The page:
Government Debt and the Macroeconomy

Government Debt and the Macroeconomy

Year: 2018-2019
Course code: ECON4033
Course credits: 15
Taught: Semester 1
Course co-ordinator: Professor Campbell Leith
Entry requirements: Normally admission to an honours programme in Economics.
Available to visiting students:Yes
Contact for more information: Gillian Weir

Course description

This course seeks to explore both the causes and consequences of the high levels of government debt observed in many developed economies in recent years.

The aim of the course is to:

  • Review the analytics of the government budget constraint and in doing so, reveal the potential interactions between monetary and fiscal policy which are often ignored.
  • In light of the analytical results, the course shall discuss the implications of government debt for optimal policy, firstly by exploring the benchmark of Ricardian Equivalence, before considering the policy of tax smoothing which applies in an environment where taxes are distortionary.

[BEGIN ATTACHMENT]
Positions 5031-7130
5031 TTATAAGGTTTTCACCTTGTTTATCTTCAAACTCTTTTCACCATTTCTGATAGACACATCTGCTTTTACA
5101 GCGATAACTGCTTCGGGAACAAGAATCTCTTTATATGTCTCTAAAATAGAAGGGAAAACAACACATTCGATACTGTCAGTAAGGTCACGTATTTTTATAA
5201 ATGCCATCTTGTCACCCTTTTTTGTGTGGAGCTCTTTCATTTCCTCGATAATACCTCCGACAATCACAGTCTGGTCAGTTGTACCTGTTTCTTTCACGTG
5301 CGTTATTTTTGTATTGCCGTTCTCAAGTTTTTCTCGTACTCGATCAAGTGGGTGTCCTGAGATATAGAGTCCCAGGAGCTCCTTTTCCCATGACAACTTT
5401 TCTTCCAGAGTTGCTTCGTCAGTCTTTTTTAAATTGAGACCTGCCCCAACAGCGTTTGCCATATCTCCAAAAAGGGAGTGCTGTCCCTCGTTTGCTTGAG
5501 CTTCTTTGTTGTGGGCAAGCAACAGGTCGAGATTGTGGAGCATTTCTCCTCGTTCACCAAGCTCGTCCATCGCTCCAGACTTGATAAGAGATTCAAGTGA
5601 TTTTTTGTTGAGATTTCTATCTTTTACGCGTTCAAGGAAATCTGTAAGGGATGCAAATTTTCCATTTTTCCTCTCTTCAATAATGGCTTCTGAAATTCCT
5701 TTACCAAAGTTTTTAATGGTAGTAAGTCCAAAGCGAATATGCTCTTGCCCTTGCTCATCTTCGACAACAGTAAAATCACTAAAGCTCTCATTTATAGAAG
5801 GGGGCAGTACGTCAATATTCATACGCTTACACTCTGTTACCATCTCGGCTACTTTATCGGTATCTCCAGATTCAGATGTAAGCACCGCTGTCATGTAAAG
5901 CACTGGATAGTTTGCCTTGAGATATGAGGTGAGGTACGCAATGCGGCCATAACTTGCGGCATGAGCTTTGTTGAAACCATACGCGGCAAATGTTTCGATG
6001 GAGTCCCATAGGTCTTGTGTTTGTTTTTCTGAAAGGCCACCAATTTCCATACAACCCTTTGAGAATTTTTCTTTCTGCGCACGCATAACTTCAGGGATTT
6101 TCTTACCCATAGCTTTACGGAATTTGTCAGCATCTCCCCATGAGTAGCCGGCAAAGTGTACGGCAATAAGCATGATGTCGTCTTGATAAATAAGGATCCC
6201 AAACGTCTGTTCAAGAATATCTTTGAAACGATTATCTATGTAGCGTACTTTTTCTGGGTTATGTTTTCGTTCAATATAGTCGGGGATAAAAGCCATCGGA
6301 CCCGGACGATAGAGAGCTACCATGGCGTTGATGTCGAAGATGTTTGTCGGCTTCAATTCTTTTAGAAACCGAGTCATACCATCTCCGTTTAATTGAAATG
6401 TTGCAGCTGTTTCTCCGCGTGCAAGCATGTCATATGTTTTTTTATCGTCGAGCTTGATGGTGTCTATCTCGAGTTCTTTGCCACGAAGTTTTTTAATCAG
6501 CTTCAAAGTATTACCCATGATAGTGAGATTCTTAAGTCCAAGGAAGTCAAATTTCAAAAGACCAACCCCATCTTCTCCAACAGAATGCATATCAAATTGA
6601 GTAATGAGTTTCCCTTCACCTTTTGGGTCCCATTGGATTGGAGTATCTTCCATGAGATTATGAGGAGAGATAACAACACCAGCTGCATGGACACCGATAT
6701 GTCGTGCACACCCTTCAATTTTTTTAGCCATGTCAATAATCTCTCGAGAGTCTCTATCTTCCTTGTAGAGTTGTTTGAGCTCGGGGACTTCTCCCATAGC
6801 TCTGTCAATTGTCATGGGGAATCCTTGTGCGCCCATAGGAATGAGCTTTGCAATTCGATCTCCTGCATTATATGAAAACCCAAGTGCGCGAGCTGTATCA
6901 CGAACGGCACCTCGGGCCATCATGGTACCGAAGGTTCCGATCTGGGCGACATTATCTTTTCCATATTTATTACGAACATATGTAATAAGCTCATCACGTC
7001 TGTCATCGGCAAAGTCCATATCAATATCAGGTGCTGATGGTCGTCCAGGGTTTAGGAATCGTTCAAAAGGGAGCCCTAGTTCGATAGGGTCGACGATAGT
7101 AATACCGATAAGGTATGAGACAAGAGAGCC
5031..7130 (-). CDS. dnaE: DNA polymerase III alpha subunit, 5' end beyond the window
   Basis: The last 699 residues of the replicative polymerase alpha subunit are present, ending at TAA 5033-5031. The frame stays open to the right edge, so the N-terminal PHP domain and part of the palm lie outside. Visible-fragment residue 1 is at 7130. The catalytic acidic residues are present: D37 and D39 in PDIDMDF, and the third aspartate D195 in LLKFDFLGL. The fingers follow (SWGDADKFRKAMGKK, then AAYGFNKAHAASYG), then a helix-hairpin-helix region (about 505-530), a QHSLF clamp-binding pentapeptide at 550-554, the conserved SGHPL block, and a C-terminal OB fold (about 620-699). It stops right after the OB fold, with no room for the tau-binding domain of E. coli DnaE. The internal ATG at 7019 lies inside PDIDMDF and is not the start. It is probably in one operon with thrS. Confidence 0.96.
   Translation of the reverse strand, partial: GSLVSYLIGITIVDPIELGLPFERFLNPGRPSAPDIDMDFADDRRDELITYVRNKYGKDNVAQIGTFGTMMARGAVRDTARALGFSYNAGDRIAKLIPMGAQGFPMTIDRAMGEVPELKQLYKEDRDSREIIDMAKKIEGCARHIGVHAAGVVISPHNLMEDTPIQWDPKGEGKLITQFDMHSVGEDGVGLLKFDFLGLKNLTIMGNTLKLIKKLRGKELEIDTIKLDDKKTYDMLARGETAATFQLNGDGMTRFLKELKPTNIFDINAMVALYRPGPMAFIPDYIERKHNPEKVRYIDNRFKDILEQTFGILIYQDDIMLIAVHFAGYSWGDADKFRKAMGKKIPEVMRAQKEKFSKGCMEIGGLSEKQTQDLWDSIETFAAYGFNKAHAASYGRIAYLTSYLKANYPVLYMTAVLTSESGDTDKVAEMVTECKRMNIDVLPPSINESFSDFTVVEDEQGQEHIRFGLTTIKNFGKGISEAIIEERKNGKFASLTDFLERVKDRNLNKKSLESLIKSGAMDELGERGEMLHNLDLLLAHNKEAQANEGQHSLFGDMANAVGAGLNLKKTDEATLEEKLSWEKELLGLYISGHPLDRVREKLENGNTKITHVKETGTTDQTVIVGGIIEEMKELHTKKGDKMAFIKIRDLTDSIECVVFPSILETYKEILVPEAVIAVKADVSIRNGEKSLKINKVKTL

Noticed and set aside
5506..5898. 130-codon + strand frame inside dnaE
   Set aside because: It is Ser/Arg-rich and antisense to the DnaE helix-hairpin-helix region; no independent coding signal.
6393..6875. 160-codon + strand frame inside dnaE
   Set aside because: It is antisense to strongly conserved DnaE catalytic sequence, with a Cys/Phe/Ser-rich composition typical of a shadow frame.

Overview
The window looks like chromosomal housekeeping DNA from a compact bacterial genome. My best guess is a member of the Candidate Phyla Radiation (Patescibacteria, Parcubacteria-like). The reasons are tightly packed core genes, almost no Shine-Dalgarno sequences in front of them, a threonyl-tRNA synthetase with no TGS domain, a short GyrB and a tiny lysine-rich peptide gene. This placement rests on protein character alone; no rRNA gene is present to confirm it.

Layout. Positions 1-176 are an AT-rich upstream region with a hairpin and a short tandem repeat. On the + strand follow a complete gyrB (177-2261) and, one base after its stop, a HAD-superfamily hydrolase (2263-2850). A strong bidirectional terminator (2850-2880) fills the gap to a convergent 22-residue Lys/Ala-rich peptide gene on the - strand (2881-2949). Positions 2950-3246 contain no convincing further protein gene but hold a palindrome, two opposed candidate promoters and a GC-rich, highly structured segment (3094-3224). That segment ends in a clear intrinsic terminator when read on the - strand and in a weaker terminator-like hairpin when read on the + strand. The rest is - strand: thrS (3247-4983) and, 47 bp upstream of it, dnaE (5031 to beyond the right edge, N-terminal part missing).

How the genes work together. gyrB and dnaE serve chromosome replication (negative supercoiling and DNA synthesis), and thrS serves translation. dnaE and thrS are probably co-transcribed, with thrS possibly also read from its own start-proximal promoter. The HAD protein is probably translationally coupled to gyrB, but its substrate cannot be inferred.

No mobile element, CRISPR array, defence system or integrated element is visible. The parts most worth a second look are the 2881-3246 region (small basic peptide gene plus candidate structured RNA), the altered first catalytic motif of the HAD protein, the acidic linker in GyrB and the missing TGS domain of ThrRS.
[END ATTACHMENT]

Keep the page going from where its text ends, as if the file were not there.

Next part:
• We shall then confront these basic theoretical results with the empirical results on the real effects of fiscal policy, particularly the debate on the impact on private consumption of public consumption and whether or not fiscal consolidation can result in a boom.
  • We shall also discuss the political economy of budget deficits and why government debt may be sub-optimally high as a result of imperfections in the political/policymaking process.
  • Finally we shall draw all the material together in assessing the appropriate response to the currently high levels of government debt observed in many developed economies.

Learning and teaching methods

20 hours of lectures (10 x 2 hours), Monday 12:00-14:00

Course texts

There is no single course textbook, but a detailed reading list will be provided in advance of the lectures.


An essay of 2,000 words (30%)
A 2-hour degree exam (April/May) (70%)